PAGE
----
Well over 15-20 years ago, I became heavily involved in photography. I enjoyed photography when I was in high school—just with a small, cheap camera, taking snapshots and dropping film at the drug store for development and prints. Years later, when working as a private investigator, I started acquiring my own expensive, professional camera equipment as part of the trade and I began developing my own black & white and then color film and prints. Having acquired good knowledge and experience, I later took up part-time work in a photo lab, working with even more sophisticated equipment and processes. In my spare time from both jobs, I pursued photography as an art, creating some beautiful works.
I was in the Army when I met a friend who years later would become my wife. When we were out and about, I would carry my cameras and lenses and would capture scenery, people, and other moments in time.
Then one day I put the camera down.
The friend was very confused. She had become quite accustomed to my being present with my cameras and would even offer my services to others. One day, I finally explained why: I had come to the realization that each moment was more important with me fully present rather than with me outside of it, trying to figure out how to record it. I realized that I never wanted to be looking at old pictures, longing for the past; I would prefer to exist today for better or worse.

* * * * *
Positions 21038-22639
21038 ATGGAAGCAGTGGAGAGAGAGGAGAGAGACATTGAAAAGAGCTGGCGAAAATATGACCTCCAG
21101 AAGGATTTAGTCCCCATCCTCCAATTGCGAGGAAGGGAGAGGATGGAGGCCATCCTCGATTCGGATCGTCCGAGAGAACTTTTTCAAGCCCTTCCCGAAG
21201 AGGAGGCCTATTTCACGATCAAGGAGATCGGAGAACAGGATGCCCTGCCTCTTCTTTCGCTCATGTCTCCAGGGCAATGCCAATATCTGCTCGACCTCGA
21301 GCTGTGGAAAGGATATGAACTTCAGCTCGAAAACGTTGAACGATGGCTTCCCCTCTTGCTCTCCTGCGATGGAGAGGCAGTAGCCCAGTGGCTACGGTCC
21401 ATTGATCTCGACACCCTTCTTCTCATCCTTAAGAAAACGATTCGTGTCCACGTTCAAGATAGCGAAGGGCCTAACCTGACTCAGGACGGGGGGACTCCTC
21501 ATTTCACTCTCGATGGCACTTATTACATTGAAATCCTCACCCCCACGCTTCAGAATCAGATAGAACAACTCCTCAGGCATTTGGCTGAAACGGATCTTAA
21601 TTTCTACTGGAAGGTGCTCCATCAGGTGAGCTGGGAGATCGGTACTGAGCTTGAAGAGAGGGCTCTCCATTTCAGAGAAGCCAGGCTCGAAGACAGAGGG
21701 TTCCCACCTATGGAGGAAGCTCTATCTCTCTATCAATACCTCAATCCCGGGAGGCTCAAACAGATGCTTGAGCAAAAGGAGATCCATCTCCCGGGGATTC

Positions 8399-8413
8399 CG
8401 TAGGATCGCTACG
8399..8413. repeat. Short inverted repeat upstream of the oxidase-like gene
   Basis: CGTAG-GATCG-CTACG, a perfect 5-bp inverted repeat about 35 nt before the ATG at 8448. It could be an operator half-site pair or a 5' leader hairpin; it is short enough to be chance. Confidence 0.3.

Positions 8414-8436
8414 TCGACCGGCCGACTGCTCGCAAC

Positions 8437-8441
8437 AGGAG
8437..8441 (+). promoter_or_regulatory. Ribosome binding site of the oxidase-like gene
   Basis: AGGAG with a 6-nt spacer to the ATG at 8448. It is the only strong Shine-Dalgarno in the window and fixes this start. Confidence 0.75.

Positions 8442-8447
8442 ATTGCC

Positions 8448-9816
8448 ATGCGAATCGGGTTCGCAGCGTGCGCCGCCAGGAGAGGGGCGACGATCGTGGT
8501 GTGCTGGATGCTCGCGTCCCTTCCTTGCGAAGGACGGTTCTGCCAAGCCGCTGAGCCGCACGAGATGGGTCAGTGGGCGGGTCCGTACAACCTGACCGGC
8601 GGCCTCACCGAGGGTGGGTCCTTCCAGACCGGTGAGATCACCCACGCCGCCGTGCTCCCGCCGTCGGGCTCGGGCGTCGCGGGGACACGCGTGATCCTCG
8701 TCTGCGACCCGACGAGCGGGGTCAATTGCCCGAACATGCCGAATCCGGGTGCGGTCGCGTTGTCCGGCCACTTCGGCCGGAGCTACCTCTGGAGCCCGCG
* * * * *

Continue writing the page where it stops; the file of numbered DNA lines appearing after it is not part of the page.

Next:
I am sure that there is some value in reminiscing over those moments that formed us, even if only to explain them to others. Similarly, I am sure there is some value in thinking forward, if only to loosely plan a way to navigate tomorrow. Attachment to photos of the past or plans for the future, though, is simply not a meaningful way to live right now.
The message in both cases is simple: “There only is right now. Where are you?”